Cyber is just one technology on which the Navy is relying to improve its capabilities. Vice Adm. Thomas H. Copeman III, USN, commander, Naval Surface Forces, stated that the future Navy will resemble the existing one to a substantial degree. “The surface fleet we have sitting in the harbor now is the surface fleet we will have 15-20 years from now,” he predicted.
The way the Navy can advance its capabilities on existing platforms is by implementing innovative technologies. Admitting that he is concerned about the Navy’s ability “to recapitalize the punch of the surface fleet,” Adm. Copeman called for investments in electromagnetic rail guns and solid state lasers that can replace existing shipboard defense weapons.
Adm. William E. Gortney, USN, commander of the U.S. Fleet Forces Command, describes the new optimized fleet readiness plan.
Unmanned systems also are in the ascendancy, noted Rear Adm. Robert Hennegan, USN (Ret.), former commander of the Naval Mine and Anti-Submarine Warfare Command. However, they have grown in popularity so quickly they are beginning to suffer from drawbacks that have plagued other successful systems.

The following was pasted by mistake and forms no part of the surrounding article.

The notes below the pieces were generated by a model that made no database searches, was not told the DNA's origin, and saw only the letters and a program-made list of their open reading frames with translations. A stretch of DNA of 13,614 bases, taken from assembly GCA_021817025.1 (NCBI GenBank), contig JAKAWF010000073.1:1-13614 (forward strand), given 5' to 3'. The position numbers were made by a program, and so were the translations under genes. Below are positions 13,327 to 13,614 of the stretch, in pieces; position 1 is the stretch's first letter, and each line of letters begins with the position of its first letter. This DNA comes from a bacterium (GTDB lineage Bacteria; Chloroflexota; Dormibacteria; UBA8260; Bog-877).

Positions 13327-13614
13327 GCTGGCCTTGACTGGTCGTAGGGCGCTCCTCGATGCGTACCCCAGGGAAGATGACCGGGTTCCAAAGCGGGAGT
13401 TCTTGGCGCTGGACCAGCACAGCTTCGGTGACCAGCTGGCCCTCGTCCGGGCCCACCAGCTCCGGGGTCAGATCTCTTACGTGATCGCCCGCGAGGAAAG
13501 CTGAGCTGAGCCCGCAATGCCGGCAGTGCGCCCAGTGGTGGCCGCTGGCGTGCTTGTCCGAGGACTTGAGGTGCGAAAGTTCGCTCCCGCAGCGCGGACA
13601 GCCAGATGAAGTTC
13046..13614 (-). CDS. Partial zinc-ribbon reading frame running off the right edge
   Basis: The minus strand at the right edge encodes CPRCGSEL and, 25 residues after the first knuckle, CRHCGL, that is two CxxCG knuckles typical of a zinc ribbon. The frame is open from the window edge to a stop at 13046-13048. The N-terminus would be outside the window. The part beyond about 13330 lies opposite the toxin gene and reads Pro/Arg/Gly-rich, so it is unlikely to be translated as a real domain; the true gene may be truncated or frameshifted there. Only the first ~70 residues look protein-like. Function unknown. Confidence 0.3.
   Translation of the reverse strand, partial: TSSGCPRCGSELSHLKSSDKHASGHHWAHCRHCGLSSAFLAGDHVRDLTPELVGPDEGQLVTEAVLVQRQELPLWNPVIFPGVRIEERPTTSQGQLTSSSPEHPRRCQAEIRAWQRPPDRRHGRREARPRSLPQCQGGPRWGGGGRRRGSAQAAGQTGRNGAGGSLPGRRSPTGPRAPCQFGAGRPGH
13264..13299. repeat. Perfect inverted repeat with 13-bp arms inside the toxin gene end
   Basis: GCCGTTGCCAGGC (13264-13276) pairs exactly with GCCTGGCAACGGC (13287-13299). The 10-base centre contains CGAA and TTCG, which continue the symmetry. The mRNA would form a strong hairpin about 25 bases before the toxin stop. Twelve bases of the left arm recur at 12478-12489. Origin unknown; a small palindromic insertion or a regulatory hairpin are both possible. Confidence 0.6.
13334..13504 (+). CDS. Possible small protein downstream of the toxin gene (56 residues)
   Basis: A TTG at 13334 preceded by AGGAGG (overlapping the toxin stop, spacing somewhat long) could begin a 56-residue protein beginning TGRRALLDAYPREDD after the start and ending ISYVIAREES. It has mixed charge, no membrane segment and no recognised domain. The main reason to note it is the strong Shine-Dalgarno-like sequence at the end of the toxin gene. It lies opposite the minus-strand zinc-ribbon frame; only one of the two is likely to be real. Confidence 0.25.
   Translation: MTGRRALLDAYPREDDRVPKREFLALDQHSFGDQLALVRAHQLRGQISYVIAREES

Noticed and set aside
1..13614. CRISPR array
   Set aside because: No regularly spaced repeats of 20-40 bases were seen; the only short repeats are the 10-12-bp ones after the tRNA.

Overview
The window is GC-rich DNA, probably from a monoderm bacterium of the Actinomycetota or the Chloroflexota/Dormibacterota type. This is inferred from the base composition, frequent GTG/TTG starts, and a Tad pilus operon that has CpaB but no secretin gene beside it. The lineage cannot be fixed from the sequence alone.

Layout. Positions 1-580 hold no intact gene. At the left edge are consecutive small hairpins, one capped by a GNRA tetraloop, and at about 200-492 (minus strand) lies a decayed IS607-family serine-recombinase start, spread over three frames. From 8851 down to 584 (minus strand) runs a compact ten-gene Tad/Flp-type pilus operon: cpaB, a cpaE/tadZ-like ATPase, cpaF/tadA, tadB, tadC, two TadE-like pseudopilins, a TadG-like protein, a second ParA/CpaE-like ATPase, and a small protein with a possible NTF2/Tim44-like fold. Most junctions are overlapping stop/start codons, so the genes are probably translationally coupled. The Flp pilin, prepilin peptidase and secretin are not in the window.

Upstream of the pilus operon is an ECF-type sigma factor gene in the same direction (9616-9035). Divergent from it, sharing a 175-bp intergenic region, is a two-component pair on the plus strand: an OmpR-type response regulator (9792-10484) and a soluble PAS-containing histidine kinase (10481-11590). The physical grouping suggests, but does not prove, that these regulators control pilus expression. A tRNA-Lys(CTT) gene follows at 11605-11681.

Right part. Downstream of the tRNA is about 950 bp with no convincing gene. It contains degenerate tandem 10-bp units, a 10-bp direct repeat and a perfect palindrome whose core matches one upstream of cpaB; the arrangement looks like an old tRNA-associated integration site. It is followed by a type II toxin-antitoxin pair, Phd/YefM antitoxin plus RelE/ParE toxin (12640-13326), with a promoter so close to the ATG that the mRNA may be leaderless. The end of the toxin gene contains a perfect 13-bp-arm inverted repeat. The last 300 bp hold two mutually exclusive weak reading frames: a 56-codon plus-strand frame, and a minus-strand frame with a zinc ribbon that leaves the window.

Saying that unmanned systems of all types in each domain will be an integral part of the high-end war fight, Adm. Hennegan warned that the military risks unintentionally creating information stovepipes among these unmanned systems. He called for a common architecture with common software and possibly common sensors. If a common display can be developed for unmanned systems, it would be viewable by personnel in each of the services without requiring any specialized training. The admiral cited a need for “COTS [commercial off-the-shelf] for robots.”
Amid these proposed technology improvements, one saving grace for the future Navy may be a revamped readiness plan. Adm. William E. Gortney, USN, commander of the U.S. Fleet Forces Command, described how a new optimized fleet response plan would standardize the readiness cycle and improve efficiencies among disciplines ranging from supply and maintenance to deployment. The new plan is the command’s response to the challenge of doing more with less funding without sacrificing capability or mission obligations.
“We can complain, or we can lead,” the admiral offered. “We’re choosing to lead.”
Coming up on the final day of West 2014:
A keynote panel on industrial base issues; a luncheon town meeting discussing a new maritime strategy; and a panel titled, “What About China?”